May 24, 2013
Posted by on
The constellation Ophiuchus
I was born in Abington, Pennsylvania, on Monday, December 13, 1982. Most astrologers claim I’m a Sagittarius for this very reason, but since the Sun is actually in a constellation called Ophiuchus (the Serpent Bearer) at that time of year, I prefer to be called an “Ophiuchian”…or something like that. For some reason, lots of Western astrologers seem to believe that astronomers have only decided to officially include Ophiuchus in the Zodiac (as the so-called “13th Sign”) fairly recently. The fact of the matter is that our Sun has been traveling across Ophiuchus from about November 30 to December 17 every year for the past several centuries. In fact, the Sun is not in any of the zodiacal constellations at their “proper” times; it’s actually in Aquarius, for instance, at the time that astrologers associate with Pisces. This is due to the Earth’s axial precession, which has caused the Zodiac to change since it was first mapped by the Babylonians.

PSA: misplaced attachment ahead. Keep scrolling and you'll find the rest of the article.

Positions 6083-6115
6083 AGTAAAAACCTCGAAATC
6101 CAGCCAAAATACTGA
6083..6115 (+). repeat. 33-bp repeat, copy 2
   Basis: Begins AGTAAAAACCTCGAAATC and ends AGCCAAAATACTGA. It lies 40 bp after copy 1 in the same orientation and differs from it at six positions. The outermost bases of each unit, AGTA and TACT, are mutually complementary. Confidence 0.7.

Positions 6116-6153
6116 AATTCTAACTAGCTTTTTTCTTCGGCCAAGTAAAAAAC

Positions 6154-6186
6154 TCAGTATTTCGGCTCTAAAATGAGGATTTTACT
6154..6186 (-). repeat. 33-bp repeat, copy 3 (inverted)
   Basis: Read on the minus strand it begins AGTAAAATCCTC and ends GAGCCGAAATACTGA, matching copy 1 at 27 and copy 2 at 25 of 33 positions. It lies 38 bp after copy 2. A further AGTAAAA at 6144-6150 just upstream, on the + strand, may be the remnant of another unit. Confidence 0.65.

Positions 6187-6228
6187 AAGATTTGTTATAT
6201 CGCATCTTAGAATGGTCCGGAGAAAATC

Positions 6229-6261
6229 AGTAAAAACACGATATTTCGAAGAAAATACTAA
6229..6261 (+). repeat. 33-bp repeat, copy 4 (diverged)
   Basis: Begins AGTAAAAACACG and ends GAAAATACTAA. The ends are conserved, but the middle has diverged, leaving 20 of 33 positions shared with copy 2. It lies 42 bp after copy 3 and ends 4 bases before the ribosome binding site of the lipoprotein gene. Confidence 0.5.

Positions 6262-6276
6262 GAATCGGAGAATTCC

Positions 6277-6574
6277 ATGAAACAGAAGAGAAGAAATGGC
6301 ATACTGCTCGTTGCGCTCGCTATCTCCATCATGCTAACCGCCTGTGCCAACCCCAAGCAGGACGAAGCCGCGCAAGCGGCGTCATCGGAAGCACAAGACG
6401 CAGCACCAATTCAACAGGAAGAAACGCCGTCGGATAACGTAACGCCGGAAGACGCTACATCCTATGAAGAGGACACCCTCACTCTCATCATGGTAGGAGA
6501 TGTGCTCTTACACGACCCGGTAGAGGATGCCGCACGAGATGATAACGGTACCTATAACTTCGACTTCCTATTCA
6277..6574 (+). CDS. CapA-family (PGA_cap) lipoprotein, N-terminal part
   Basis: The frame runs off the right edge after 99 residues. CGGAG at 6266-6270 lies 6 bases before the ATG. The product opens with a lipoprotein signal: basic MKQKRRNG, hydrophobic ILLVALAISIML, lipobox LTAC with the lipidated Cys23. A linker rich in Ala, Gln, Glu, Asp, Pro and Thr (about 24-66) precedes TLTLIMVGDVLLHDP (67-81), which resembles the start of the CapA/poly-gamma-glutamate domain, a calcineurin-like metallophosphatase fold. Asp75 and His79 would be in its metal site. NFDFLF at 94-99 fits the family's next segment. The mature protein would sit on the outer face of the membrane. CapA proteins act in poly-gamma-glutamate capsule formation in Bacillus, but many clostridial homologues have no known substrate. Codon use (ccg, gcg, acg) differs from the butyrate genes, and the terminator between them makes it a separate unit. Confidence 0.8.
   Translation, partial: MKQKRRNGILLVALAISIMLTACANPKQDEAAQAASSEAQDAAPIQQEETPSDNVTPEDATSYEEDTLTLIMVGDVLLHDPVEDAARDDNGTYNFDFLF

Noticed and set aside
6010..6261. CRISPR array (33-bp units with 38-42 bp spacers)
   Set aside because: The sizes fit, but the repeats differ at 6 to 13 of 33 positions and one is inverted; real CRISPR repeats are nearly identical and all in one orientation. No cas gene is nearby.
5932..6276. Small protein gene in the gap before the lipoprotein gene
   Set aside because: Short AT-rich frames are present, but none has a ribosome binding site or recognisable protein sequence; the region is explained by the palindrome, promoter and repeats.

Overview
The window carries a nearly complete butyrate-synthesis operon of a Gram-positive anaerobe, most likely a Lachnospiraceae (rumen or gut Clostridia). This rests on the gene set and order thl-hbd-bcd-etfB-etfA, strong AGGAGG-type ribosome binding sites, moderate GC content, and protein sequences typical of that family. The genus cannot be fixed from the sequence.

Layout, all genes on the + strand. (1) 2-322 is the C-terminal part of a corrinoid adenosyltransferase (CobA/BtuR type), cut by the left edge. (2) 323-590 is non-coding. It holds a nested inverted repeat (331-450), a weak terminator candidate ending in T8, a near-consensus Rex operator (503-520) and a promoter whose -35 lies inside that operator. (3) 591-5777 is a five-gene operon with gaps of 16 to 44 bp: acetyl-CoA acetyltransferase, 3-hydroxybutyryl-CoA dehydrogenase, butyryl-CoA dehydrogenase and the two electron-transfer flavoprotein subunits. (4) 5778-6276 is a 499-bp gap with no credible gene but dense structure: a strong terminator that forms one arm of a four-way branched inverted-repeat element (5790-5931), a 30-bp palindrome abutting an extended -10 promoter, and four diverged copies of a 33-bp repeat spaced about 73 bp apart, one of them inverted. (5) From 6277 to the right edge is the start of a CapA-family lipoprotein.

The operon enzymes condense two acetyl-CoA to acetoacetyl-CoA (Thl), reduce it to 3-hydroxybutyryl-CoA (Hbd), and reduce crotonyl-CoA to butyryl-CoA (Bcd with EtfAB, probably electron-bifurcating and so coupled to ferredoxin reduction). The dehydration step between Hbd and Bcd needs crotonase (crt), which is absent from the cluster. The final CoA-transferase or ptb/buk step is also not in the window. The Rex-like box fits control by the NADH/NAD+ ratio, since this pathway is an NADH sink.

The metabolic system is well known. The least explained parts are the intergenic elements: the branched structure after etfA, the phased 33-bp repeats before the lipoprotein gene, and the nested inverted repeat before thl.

(Now I know good and well that astrologers will say that zodiacal “signs” are not the same as “constellations,” but I personally don’t see the point in such a distinction. I agree with the basic idea behind astrology – i.e., that there is a relationship between astronomical and terrestrial phenomena – but I think astrological beliefs should be based on what actually happens in the sky when it happens, not on outdated oversimplifications of these phenomena.)
Circa 10 CE, the poet Manilius had something to say about Ophiuchus in his Astronomica:
Ophiuchus holds apart the serpent which with its mighty spirals and twisted body encircles his own, so that he may untie its knots and back that winds in loops. But, bending its supple neck, the serpent looks back and returns: and the other’s hands slide over the loosened coils. The struggle will last forever, since they wage it on level terms with equal powers.
Now I don’t know about anyone else, but this sounds an awful lot like my God, Seth-Typhon, in His constant struggle against the evil monster
Apophis. The fact that I ended up worshiping Seth long before I ever knew anything about Ophiuchus is particularly interesting to me. Another point of interest is the fact that Ophiuchus is often linked to Imhotep, the ancient Egyptian healer and architect. Bringing order out of chaos and trying to make people feel better seem to be recurring themes with this constellation, and they are recurring themes in my life as well.